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I have many outputs of one-dimensional Series expansions for which I am only interested in the general tending with the variable.

For example, I would like to be able to transform something like

3.4235 + (4.22-5.2342 I) a + 7.543 a^6 + O[a]^7

into just

1 + a + a^6 + O[a]^7


I have tried many things, including trying to collect the SeriesCoefficients and reassign them to 1, but I haven't been able to make it work yet.

Here's an example of an attempt that isn't yet working (note, if it did work as expected, I would still need to add a simple If[] to exclude assigning SeriesCoefficients or Chop@SeriesCoefficients that are 0 to 1).

 clear[test]; test = Series[1/(1 - b x), {x, 0, 4}];
 Do[test = ReplaceAll[test, SeriesCoefficient[test, s] -> 3], {s, 0, 4}];

Probably a much more efficient solution to this problem would be a more general rule that could be applied to the final output that simply checks the expression for "numbers" and makes them all 1. Surely there is a way to get mathematica to recognize numbers compared to symbols?

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up vote 6 down vote accepted

Rule suggestion:

3.4235 + (4.22 - 5.2342 I) a + 7.543 a^6 + O[a]^7 /. _Rational|_Real|_Complex -> 1

(* Out: 1+a+a^6+O[a]^7 *)

This simple rule unfortunately cannot easily be extended to handle integer coefficients. However, Mr. Wizard's solution does that.

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Beautiful, this is exactly what I was looking for. – Steve Jan 27 '14 at 21:48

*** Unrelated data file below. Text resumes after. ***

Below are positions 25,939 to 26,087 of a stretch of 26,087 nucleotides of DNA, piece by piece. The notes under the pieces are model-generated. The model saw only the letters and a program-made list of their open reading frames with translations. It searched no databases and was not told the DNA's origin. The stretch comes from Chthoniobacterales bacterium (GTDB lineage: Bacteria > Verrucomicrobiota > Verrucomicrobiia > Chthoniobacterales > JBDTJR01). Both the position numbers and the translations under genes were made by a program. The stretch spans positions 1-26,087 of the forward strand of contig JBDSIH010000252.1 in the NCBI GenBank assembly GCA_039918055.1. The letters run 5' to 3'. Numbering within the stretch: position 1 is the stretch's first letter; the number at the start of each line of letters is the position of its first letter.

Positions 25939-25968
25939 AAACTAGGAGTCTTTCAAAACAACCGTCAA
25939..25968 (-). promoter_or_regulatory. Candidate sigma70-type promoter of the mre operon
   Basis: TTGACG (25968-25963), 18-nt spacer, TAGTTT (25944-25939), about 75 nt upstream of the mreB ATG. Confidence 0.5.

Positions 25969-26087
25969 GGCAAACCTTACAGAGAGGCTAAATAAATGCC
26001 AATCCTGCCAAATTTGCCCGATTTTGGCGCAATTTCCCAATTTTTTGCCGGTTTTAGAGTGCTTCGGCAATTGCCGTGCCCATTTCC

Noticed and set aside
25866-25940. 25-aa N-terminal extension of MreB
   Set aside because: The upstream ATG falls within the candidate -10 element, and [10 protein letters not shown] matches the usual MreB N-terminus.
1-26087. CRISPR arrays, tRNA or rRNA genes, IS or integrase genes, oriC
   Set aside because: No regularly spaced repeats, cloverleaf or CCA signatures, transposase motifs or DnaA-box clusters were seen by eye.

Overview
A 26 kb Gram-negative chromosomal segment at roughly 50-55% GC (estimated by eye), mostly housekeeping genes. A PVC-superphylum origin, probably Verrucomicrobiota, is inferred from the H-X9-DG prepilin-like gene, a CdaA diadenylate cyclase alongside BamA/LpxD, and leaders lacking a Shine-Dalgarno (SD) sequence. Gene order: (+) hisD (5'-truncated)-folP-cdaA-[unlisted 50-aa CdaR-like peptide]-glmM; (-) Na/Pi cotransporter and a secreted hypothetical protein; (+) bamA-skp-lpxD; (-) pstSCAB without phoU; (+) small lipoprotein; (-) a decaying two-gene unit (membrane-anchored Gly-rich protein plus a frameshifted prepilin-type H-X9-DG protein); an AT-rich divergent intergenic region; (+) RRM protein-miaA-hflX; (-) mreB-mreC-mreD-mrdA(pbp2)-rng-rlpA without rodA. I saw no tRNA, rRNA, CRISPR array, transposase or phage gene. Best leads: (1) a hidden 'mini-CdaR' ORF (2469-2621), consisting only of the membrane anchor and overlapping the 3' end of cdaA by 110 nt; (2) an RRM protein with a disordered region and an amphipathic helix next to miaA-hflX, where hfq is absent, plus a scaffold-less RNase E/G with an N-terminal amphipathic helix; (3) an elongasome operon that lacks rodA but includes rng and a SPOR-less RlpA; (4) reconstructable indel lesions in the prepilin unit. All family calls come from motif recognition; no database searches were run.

Look out for Integer coefficients. ;) – Kuba Jan 27 '14 at 21:50
And rationals... – ciao Jan 27 '14 at 21:55
@Pickett: cleaner perhaps: Replace[3/4 + (4.22 - 5.2342 I) a + 7.543 a^6 + O[a]^7, _?NumberQ -> 1, {2}] - NVM - this does not do it. – ciao Jan 27 '14 at 21:59
@Mr.Wizard Very true, it seems it will take some work to include Integer due to it being used in the hidden representation of series data. I removed Integer in the meantime. rasher: I think beginners like rules the way I wrote it more. – C. E. Jan 27 '14 at 22:02

Let's look at the InputForm of your expression:

expr = 3.4235 + (4.22 - 5.2342 I) a + 7.543 a^6 + O[a]^7;
SeriesData[a, 0, {3.4235, 4.22 - 5.2342*I, 0, 0, 0, 0, 7.543}, 0, 7, 1]

You want to set all the coefficients to one, so let's do that with Unitize:

MapAt[Unitize, expr, 3]
1 + a + a^6 + O[a]^7

Or, if you prefer, as a Rule:

expr /. c_List :> Unitize[c]
1 + a + a^6 + O[a]^7
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Beat me to it ;-) – ciao Jan 27 '14 at 22:11
@rasher I need to still win a few of those races or I'll feel old. :o) – Mr.Wizard Jan 27 '14 at 22:14
Your rule method is not working for me in the general context, but the /. _Rational|_Real|_Complex -> 1 rule from above is. Perhaps there is more at work, but just letting people know. The Pickett solution will hit everything but integer coefficients, I suppose. For me, exact integer coefficients are absurdly rare, but for other problems that might be a concern. – Steve Jan 28 '14 at 17:44
@Steve Please give me an example where it fails. Also, if it is only the Rule method is there any reason not to use MapAt? I feel the latter is a distinctly superior method and I am prepared to argue that case. – Mr.Wizard Jan 28 '14 at 23:50
Hmm, I'm not sure I can provide a simple example where it fails, but in my research problem neither the MapAt or Unitize rules seem to work when implemented in the same way as the other rule. – Steve Jan 30 '14 at 17:33

I like the solutions offered above. This my answer is only in order to have one more solution, though it is not as good as those above. If the O[a]^7 term is not dear to you, there is also such a way:

expr = 3.4235 + (4.22 - 5.2342 I) a + 7.543 a^6 + O[a]^7;

         CoefficientRules[expr // Normal] /. ({u_} -> v_) -> ({u} -> 1), a]

    (*   1 + a + a^6  *)
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